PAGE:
Whitlam Institute

What Matters 2019 Shortlist

What Matters 2019 Shortlist

To act or not to act - there is no question.

To act or not to act - there is no question.

Samiksha Rajesh

Year 8, Loreto Normanhurst

It is said that a picture can speak a thousand words. But the picture of 3-year-old Aylan Kurdi lying on the beach, face down, dead, spoke to the whole world. Syrian or otherwise; refugee or otherwise; what the world saw here was the death of innocence. A death caused by the desperation to escape persecution, violence and war, and seek refuge in a more peaceful environment. This is the plight of every refugee today. Any child, refugee or not, has the right to a decent life and education and it is the moral and ethical responsibility of the progressive nations of the world to ensure that their future is secured.

When we think of our childhood, all we remember is the bliss of living in ignorance of the challenges of life, of not having to look at the world from behind a barred cage, of not having to eat food laced with maggots, of not having to be surrounded by the sound of distressing violence. Everything is so painfully different for 11.25 million children in the world who are currently being housed in the detention centres. Everything that makes them happy has been stripped away, their family, home, possessions, and most of the time, their lives. This needs to be stopped. While countries like Australia have made a step forward to ensure that there are no child detainees, there are still children living in painful conditions across the world.  Over 370,000 of the children of Myanmar, are living in, overcrowded detention centres with poor unhygienic conditions.  From these children, 51 out of 1000 children do not get to see 5 years. 60,000 of these Rohingya children have fled the ghastly violence that occurred in their home, their eyes having seen horrors no child should ever see. Such injustice is unacceptable.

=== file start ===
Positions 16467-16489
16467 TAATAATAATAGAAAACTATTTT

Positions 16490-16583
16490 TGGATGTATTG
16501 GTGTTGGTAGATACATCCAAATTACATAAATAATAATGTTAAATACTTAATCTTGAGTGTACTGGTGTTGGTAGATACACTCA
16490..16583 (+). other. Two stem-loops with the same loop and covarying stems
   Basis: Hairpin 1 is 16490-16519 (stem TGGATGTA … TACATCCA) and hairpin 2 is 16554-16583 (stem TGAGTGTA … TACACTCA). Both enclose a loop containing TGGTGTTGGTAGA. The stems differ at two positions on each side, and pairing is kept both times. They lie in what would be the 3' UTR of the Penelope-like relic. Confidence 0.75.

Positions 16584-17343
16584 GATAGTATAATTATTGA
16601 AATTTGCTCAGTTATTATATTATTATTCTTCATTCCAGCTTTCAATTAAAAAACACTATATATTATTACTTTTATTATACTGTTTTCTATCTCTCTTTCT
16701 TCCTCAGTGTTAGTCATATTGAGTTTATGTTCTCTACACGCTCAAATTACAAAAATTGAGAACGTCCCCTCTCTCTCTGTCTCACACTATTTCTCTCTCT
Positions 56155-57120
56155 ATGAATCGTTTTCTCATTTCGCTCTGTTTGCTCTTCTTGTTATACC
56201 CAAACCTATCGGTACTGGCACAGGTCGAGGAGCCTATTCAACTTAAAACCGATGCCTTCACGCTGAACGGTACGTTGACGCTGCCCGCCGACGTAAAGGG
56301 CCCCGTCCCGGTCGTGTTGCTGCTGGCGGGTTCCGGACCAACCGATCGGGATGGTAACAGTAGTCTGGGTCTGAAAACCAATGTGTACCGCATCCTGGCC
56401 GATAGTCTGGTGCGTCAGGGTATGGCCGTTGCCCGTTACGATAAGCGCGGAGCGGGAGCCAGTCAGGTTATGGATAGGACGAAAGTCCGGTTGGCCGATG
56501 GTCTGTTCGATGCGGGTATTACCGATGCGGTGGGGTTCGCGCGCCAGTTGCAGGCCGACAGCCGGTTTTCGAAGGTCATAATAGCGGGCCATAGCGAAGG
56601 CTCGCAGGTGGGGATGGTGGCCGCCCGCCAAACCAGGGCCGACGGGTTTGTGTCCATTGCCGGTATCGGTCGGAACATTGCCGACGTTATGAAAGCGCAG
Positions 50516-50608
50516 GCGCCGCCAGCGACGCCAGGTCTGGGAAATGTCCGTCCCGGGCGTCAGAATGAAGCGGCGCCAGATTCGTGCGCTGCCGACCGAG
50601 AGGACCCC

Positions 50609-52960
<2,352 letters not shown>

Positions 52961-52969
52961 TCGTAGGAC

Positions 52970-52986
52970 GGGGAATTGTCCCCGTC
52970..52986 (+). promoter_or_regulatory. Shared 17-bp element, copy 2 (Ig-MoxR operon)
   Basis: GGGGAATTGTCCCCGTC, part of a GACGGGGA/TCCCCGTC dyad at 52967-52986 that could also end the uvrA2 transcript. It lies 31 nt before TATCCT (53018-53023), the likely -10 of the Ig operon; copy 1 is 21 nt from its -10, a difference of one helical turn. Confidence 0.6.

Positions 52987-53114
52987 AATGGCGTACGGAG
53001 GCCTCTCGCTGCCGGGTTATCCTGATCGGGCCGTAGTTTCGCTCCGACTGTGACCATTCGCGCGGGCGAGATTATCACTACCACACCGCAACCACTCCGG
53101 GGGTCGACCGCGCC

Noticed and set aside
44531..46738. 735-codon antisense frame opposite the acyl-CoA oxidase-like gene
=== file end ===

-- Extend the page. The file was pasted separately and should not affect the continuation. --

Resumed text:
Most refugee children in Australia value the education they get, and they often end up giving back to the society that has nurtured them. Dr Munjed Al Muderis is a famous Australian orthopedic surgeon who fled Iraq whilst still a student and spent ten months as a refugee at the Curtin detention centre. Today his service to society has enabled many people to take their first steps. This shows us that the world needs to adopt a more humane approach to refugee children and allow them to live lives and seek their futures. We as a nation of immigrants must band together to make sure people like Dr-Muderis are set free as a child in other countries. Australia has climbed out of this dark hole, let us give a hand to help other countries escape with us. It is not us versus them. We are all on the same team. Having said that, we still sadly have many xenophobic people living in Australia who oppose this right to life for a refugee child. Such attitudes are detrimental to progressive societies and our government needs to take a tough stand against such discrimination. Let us try and break down the barriers in their mind. Do not attack these people, help them so they can join us on our quest for salvation.

 Australia, we need to act!  Let us band together as a nation to salvage our conscience and do the right thing. How many more children will walk around wearing their horrific experiences like weights around them before we finally realize that this is not humane? How many children will have to work three times as hard to catch up with the more privileged to be accepted in our society? How many more children's blood will be on our hands?